Adapted from the webinar How to Debug PCI Express Power Management and Dynamic Link Behaviors by Patrick Connally and Gordon Getty
Power management is a key consideration for PCI Express® (PCIe®). Consequently, PCIe specifies the L1 low-power state. When a link is in L1, no data transfer takes place in either direction, so that a PCIe device in the L1 state consumes less power than when in the active L0 state.
L1 substates (designated L1.1 and L1.2, with the original L1 renamed L1.0) offer even deeper power savings than L1, an especially important feature for laptops, tablets and other battery-powered devices. Device designers must measure power consumption during low-power states to evaluate the tradeoffs and optimize performance.
This is difficult to do using either a protocol analyzer or an oscilloscope alone. Protocol analyzers can trigger on sequences of events and take very long captures, but they cannot capture analog events. Oscilloscopes can capture analog events, but the acquisitions are very short and difficult to correlate to protocol events. Fortunately, the two instruments complement each other very well to examine events triggered by higher layer processes, but which have an effect on the physical layer—like L1 substates. The Teledyne LeCroy CrossSync™ PHY for PCIe software framework synchronizes triggering, acquisition and analysis on the two instruments to provide total link visibility.
Examples in this application note demonstrate how to perform power-consumption measurements for L1 substates based on logic states in the data-link layer or the physical layer’s logical subblock and the corresponding waveforms at the physical layer’s electrical subblock.
Overview of L1 Substates
A device enters the L1 state through one of two mechanisms: Active State Power Management (ASPM) or PCI Power Management (PCI-PM). A device will indicate its support for L1 substates and entry mechanisms in its configuration space, and it will make use of the clock-request signal (CLKREQ#, asserted when low) for exit and entry into an L1 substate.
The data-link layer in the PCIe protocol stack handles link-management tasks such as the initialization of flow-control credits, the update of flow-control credits as the link is active in the L0 state, and the acknowledge and negative-acknowledgement mechanisms to make sure the packets maintain integrity across the link. The data-link layer also manages requests to enter L1 and its substates for low-power operation.
Measuring L1 Substate Power
To make L1 substate power measurements, you employ a PCIe protocol analyzer such as the Teledyne LeCroy Summit T54 along with an oscilloscope such as the Teledyne LeCroy LabMaster 10Zi-A. In addition, an interposer monitors communications with the device under test and provides data to the protocol analyzer as well as the oscilloscope.
We want to measure how much power a device consumes in each state: during L0 (before going into the low-power state), during the low-power substate, and then in L0 when it comes back out of the low-power substate. We are going to look at these three different sections shown on a timing diagram and measure how much power the device consumes, which requires a different probing setup than that used for timing measurements.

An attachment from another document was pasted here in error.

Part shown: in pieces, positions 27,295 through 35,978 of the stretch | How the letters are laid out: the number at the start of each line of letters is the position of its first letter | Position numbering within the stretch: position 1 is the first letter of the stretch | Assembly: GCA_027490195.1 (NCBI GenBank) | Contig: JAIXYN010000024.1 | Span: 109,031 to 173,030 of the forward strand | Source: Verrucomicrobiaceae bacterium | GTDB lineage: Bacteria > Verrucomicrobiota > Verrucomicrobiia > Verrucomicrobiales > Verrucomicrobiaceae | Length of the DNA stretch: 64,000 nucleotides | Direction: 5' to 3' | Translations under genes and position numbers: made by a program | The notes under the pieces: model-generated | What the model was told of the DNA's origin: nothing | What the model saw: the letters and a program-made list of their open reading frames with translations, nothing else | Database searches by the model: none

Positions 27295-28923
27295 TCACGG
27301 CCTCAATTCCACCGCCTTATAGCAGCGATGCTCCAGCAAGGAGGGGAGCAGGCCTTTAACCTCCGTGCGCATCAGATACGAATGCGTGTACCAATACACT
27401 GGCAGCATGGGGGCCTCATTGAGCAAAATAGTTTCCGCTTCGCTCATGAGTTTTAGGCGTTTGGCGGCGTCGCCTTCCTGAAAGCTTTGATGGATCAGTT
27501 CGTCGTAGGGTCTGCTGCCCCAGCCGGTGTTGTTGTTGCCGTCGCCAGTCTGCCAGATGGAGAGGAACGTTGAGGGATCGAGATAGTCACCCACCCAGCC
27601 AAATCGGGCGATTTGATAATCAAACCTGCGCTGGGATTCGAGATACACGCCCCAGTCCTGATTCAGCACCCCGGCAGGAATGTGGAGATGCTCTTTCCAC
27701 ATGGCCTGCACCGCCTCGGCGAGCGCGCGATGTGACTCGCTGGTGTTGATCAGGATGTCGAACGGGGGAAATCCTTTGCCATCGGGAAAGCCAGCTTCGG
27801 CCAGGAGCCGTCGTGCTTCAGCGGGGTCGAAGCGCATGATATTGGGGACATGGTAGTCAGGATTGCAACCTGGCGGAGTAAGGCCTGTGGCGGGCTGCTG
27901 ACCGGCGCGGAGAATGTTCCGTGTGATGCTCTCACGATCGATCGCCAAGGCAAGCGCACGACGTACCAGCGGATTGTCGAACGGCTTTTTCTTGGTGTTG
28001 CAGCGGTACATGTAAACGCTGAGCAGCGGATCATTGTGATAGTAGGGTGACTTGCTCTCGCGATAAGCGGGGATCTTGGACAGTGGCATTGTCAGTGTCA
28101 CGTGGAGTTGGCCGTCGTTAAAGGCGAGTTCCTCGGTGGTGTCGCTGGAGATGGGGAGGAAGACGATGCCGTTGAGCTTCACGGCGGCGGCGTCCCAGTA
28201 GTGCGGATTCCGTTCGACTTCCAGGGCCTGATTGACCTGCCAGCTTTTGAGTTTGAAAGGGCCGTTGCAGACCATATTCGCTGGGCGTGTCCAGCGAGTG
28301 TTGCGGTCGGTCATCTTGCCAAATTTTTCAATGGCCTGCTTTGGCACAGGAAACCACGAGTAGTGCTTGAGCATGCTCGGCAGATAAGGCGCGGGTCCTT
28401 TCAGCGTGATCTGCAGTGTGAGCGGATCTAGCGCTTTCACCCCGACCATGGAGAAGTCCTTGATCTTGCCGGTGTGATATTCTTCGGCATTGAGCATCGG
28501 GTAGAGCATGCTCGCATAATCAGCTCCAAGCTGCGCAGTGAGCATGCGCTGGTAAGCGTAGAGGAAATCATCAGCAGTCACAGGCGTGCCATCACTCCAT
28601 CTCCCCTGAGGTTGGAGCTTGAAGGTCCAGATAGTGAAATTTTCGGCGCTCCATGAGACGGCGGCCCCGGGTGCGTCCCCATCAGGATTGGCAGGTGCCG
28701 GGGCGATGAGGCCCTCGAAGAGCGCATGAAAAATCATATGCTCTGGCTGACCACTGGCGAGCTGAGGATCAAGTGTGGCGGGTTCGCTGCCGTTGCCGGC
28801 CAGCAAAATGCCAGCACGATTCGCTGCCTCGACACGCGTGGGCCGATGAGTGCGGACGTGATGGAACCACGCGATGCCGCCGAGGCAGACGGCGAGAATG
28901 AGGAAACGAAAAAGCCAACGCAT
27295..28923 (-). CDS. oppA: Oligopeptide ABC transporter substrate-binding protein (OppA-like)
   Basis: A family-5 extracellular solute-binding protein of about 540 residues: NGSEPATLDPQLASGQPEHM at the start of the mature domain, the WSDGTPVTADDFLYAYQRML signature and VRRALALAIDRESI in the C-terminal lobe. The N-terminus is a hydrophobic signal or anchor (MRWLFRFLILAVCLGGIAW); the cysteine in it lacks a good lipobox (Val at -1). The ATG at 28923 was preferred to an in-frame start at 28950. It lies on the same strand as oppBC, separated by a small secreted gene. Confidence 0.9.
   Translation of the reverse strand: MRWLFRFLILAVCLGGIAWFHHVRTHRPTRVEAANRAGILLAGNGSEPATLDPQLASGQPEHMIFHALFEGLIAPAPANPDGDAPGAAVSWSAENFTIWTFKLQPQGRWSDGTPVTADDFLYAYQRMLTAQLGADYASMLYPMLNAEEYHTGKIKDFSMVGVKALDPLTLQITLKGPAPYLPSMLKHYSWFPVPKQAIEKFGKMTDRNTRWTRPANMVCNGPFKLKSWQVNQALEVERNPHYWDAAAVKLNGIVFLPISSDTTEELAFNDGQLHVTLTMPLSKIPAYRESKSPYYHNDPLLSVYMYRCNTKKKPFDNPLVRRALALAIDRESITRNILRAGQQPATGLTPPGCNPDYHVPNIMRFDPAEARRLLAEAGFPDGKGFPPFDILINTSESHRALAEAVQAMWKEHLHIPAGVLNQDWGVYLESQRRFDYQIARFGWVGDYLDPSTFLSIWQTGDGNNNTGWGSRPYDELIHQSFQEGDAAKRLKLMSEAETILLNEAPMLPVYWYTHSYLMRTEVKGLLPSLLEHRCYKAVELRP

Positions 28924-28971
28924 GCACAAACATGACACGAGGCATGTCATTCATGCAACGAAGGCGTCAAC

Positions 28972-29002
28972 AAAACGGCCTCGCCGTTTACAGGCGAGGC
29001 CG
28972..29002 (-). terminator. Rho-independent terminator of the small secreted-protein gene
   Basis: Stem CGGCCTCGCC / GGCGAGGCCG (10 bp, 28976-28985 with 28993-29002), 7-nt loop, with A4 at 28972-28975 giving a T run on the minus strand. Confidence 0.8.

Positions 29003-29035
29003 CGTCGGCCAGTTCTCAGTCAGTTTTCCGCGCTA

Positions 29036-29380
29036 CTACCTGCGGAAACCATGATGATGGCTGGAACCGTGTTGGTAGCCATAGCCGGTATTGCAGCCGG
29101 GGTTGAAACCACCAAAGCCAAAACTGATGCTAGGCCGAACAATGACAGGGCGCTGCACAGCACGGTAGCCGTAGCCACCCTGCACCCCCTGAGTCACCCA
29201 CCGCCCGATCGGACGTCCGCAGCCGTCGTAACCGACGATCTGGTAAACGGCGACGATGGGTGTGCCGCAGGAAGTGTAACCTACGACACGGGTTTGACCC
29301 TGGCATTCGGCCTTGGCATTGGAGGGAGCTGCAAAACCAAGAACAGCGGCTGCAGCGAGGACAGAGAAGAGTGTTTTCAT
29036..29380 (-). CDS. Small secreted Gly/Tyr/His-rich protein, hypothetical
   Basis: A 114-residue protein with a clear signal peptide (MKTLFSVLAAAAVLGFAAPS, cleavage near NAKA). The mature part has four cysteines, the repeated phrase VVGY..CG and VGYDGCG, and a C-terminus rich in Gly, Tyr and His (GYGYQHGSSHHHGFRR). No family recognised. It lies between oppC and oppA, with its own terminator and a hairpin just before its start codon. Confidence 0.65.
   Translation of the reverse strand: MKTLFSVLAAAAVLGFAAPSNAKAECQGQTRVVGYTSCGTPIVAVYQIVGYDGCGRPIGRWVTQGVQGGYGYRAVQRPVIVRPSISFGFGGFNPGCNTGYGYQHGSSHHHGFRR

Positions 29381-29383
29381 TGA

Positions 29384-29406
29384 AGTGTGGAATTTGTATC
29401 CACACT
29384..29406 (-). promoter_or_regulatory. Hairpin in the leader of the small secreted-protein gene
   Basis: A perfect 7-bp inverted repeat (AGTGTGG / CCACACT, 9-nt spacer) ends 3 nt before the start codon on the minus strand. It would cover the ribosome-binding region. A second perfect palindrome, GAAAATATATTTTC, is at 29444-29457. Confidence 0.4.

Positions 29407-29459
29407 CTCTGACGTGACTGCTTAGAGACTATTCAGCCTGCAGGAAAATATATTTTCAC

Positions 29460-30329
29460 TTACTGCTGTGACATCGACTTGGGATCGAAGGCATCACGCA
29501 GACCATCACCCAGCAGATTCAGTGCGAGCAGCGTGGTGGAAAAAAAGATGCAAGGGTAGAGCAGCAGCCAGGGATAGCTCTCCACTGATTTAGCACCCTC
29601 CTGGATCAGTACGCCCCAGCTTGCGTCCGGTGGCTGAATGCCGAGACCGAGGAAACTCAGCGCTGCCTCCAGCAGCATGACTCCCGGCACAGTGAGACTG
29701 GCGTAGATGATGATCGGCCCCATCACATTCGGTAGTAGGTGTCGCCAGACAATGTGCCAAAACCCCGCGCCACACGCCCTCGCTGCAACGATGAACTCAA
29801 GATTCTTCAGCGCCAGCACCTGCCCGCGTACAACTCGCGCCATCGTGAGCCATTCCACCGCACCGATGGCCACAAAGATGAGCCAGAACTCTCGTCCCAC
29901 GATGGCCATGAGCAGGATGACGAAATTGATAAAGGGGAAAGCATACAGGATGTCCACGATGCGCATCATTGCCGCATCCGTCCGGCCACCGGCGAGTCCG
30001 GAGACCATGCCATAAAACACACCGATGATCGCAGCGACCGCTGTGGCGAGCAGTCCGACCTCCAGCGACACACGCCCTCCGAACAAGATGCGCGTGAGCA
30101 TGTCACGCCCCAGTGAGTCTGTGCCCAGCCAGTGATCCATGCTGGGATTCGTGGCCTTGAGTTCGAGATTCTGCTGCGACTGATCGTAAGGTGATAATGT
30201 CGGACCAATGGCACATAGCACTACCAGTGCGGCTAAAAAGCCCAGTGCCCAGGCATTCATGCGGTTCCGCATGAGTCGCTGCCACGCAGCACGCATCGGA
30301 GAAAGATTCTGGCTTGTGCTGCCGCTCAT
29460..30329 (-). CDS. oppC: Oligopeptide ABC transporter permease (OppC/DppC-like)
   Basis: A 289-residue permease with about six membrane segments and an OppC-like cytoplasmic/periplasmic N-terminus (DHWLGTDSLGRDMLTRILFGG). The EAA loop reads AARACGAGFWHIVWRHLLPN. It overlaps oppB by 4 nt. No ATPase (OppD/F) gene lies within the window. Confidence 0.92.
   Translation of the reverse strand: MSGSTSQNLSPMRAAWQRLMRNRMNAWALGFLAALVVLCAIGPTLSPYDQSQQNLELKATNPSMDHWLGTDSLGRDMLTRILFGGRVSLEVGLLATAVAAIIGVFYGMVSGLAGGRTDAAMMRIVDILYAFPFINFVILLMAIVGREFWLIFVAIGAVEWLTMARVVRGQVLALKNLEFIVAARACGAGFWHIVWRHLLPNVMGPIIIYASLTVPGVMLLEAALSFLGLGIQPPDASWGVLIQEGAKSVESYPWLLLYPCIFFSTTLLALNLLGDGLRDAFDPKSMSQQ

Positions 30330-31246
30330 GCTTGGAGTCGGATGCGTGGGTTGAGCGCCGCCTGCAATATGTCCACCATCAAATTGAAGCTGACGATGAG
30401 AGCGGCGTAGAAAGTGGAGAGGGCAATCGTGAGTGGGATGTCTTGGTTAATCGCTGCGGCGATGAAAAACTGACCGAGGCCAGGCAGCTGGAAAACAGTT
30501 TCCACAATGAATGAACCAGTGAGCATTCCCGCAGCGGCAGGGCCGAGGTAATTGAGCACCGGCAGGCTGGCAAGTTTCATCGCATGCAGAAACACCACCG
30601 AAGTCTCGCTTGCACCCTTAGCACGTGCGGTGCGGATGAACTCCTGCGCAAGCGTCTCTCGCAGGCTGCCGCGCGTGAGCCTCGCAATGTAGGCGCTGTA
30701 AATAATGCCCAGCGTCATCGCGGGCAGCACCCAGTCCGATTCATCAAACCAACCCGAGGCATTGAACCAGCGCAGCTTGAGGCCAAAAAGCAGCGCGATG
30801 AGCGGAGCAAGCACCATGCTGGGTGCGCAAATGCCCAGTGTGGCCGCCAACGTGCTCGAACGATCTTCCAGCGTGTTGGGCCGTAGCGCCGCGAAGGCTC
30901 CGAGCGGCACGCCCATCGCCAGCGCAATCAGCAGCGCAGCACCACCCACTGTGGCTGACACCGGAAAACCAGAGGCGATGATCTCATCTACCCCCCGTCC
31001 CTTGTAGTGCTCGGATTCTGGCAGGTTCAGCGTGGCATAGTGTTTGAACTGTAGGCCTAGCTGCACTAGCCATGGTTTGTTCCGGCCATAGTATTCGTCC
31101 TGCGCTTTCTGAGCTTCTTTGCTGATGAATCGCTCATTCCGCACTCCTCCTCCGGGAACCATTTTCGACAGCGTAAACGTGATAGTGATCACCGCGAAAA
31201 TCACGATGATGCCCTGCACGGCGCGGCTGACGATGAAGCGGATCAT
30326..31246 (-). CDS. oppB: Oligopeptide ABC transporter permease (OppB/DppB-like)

The oscilloscope should be configured to acquire four signals: high-speed PCIe upstream data on C2 and downstream data on C3, and rail voltage and current on C1 and C4. It can be configured with a fairly long timebase at a reduced sample rate (we used 10 GS/s), since we care primarily about the power signals on C1 and C4.
Configure the protocol analyzer to trigger the oscilloscope at the beginning of the low-power state when the clock request is deasserted.
The probing setup for power measurements differs slightly from those for timing measurements. Using high-bandwidth differential probes, we probe the lane 0 upstream data and lane 0 downstream data (C2 and C3), so we can see the activity on at least one of the high-speed lanes. We also probe rail voltage by means of the CrossSync PHY interposer, which provides access to the device’s 3.3 V power-supply rail (we used the Teledyne LeCroy RP4030 Active Voltage Rail Probe on C1). A series shunt enables the current measurement (C4), allowing us to look at rail voltage and current in real time.
Note that the device is not powered from the interposer, although it can be probed from the interposer; it's still drawing its power from the host, enabling us to do some dynamic power analysis.
We set up an oscilloscope math function trace (F2) to calculate power consumption as measured rail voltage multiplied by measured rail current (C1*C4).
Our first power measurement takes place with the link in L0, before the device has entered L1. The math function multiplies C1 times C4 to calculate power consumption in the L0 state prior to CLKREQ# deassertion. In our example, the value is 2.144 W. On entering L1.2 for a period of about 16 ms, the upstream and downstream signals become electrically idle, and power consumption goes down to less than 200 mW—power has been reduced by more than a factor of 10.
As the link exits L1.2, the downstream port can become active while the upstream port remains idle, resulting in about a half watt of power consumption. When the link is fully back in the active state with both upstream and downstream ports active, power consumption rises to 2.352 W.
The L1 substates can provide considerable power savings on PCIe links. The combination of the oscilloscope, protocol analyzer, interposer and CrossSync PHY for PCIe software provides an effective way of navigating to any point in link operation to conduct power-consumption measurements, as well as investigate conditions such as voltage rail drop and other power-integrity issues.
More information on the Teledyne LeCroy CrossSync PHY software can be found on our website.